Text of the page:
Dr. Thomas M. Owen, Director of the Department of Archives
and History of Alabama, for courteous and generous aid in the
preparation of the work; and finally to his very dear mother, but
for whose intelligence and great strength of memory he should
never have known so much of his ancestry and collateral kindred.

To his mother he dedicates the work in loving and tender mem-
ory and affection.

He;nry W. C1.ARK.

Montgomery, Ala., January i, 1905.



CONTENTS

Preface, iii — iv

PART I. THE CLARK FAMILY.

Genealogy, pages.. i— io8

Index, pages. . 109—122

Forms, etc., for additional records.

Illustrations.

(Married names in italics.)

The Author, Frontispiece

Clark, Benjamin Howard, facing page 100

" Charles Ruf us, facing page yS

" Mrs. Charles R. (Menla J. Swann), facing page 80

" Dr. Courtney James, facing page 12

" Mrs. Dr. C. J. (Nancy Davis), facing page 16

" Group surviving sons and daughters of John, facing page 44

" Harvey Tucker, facing page 40

" Henry W. and Mary S., facing page z^

" Henry William, facing page 24

" Mrs. Henry W. (Mary S. Wright), facing page 28

" Henry William, Jr., facing page 68

" Mrs. Henry W., Jr., (Kittura D. Elam), facing page 72

" James Davis, facing page 88

" Mrs. James D. (Martha B. Moody), facing page 92

" John, facing page 4

" Mrs. John (Susan Parks), facing page 8

" John Austin, facing page 48

" Julius B. and (Julia A. Barker), facing page 64

" Residence, facing page 32

" Thomas Harvey, facing page 56

" Mrs. Thomas H. (Carrie Marks), facing page 60

" William H., Family Group, facing page 52

" William Harvey, facing page 96

Hill, Herbert Clay, facing page 84

" Mrs. Herbert Clay (Lizzie R. Pope), facing page 84

" Ruth, facing page 84

" Walter Clay, facing page 84

McNair, John Gazzaway, facing page 20

" Mrs. John G. (Eloisa A. Clark), facing page 20

PART II. THE PARKS FAMILY.

Genealogy, pages, 1-121

Index, pages, 123-144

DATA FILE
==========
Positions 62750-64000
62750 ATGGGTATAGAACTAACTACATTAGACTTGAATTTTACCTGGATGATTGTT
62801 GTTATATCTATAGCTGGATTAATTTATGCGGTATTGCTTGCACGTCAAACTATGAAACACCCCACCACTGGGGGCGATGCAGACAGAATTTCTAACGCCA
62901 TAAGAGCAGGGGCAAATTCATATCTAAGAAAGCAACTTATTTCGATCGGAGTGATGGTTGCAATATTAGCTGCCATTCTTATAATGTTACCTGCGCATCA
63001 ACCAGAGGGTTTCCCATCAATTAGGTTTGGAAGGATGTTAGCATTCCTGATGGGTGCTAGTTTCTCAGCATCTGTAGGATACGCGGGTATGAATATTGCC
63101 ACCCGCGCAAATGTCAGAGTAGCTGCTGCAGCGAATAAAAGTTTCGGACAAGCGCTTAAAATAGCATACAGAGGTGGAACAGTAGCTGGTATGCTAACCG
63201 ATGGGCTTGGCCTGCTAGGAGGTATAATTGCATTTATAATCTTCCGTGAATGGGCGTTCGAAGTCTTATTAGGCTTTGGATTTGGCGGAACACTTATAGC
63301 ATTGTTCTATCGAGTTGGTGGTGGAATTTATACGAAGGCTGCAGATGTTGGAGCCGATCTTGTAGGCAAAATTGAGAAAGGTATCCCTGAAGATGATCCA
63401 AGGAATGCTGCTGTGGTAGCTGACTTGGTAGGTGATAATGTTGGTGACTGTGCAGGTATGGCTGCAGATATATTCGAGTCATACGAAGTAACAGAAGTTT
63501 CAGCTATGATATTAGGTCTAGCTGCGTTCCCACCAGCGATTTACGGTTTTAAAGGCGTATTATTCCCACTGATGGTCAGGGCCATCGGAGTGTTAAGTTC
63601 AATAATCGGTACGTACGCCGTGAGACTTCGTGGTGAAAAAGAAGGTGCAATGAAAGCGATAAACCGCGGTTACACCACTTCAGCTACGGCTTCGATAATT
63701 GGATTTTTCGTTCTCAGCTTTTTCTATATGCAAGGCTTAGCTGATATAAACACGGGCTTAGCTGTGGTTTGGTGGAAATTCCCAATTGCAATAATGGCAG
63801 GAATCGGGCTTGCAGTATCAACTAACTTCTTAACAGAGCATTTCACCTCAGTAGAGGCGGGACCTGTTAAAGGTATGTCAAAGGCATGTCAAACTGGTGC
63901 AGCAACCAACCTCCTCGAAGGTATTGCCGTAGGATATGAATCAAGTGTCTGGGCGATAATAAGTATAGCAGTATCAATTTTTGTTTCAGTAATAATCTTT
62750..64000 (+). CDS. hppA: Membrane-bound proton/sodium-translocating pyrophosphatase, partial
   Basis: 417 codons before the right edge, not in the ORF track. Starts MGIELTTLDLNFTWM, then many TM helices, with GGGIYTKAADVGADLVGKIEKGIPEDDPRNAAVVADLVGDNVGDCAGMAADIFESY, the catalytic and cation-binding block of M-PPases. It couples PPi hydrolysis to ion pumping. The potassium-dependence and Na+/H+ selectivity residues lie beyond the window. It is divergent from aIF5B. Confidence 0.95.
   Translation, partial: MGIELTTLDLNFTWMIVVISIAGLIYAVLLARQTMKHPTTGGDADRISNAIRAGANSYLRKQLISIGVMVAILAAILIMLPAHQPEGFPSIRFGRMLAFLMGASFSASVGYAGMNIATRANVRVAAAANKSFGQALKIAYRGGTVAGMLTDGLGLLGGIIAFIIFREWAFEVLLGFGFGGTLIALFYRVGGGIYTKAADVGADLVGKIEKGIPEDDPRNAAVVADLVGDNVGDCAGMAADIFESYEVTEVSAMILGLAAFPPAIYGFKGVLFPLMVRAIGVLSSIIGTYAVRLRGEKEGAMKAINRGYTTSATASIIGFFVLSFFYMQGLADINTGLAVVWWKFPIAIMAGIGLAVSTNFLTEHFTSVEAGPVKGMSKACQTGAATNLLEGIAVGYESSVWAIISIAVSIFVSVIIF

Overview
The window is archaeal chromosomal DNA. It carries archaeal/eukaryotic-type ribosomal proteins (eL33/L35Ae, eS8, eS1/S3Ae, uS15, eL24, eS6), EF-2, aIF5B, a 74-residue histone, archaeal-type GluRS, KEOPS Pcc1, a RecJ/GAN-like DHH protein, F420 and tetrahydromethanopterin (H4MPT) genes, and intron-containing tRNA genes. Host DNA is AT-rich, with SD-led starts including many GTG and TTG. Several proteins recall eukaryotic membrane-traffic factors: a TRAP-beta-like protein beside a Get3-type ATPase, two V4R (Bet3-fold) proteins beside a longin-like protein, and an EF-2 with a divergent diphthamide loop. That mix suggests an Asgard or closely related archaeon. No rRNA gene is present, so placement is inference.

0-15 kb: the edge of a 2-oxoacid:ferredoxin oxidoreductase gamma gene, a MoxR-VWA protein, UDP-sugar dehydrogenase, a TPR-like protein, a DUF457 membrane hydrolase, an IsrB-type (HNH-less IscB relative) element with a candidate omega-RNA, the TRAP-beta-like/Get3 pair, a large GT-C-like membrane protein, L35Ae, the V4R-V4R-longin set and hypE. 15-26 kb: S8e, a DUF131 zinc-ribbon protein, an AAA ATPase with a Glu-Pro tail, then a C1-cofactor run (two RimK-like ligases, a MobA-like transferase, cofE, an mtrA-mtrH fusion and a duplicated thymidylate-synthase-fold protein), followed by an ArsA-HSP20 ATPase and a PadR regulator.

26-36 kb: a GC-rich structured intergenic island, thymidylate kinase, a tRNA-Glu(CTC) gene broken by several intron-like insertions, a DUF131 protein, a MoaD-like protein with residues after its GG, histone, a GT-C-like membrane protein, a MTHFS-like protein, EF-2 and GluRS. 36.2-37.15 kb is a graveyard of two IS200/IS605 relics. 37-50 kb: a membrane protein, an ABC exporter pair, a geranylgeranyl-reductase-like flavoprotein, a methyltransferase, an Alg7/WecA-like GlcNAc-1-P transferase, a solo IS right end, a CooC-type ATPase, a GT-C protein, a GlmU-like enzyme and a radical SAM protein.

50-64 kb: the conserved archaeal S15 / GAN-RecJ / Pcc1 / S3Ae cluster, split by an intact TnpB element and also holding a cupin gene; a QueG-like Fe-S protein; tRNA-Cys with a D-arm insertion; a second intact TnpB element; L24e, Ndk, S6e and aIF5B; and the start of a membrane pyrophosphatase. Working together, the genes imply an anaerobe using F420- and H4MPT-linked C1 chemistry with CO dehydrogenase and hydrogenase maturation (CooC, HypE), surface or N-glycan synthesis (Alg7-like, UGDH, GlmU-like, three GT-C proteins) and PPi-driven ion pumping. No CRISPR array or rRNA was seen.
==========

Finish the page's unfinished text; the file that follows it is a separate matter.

Illustration.

Francis Marion Parks, facing page 25



PART III. THE BROCKMAN AND DEAN FAMILIES.

Genealogy, pages, 1-88

Index, pages, 89-103

Forms, etc., for additional records.

'Illustrations.

Maj. Hosea J. Dean, facing page 14

Mary Nina Martin, facing page 42

PART IV. THE DAVIS FAMILY.

Genealogy, pages, 1-103

Index, pages, 1 104-121

Illustration.

Mary Morton Davis, facing page 40

PART V. THE GOSS FAMILY.

Genealogy, pages, 1-120

Index, pages, 121-140

Illustration.

The Old Dictionary, facing page 4



PART I



The Clark Family



THE CLARK FAMILY.



ORIGIN OF THE NAME.

The name "Clark" is of distinguished derivation. The follow-
ing account of its origin, prepared by Eleanor Lexington, will
therefore form an interesting introduction to the genealogy of the
particular family here treated:

"The name Clark is derived from 'clericus,' meaning a priest,
or one connected with the service of the Church.

"At first the term was used only to designate those in clerical
orders, but as in early times the Church was the only source of
learning, any person who had been educated by the clergy event-
ually came to be called a 'clerk.' The designation was finally
given to all who were able to read and write.

"So distinguished a name was eagerly coveted. Hence its fre-
quency, many people adding 'le clerk' to their names. This was
finally dropped, and only Clerk left, or, as it was pronounced,
Clark. The final 'e' is an addition in later times.

"Compounds of the name are Beauclark, the good Clark ; Mau-
clerk, the bad Clark ; Kenclerk, the knowing Clark ; and Petyclerk,
the little Clark.

"The name Milo le Clerk is found in the 'One Hundred Rolls,'
compiled in the reign of Edward I., which contain records of the
persons who owned lands in the time of William the Conqueror,
for which they paid rent in money, sheep or hens, or gave their
service as soldiers. Several Domesday tenants are designated
'Clericus.'

"An interesting tradition connects the Clark family by marriage
with that of the descendants of Joseph of Arimathea. After the
Crucifixion, Joseph was banished from Judea. In company with
Philip the Apostle, Mary, Martha, Lazarus and a servant, Mar-
cilia, he was put into a vessel without sails or oars and set adrift,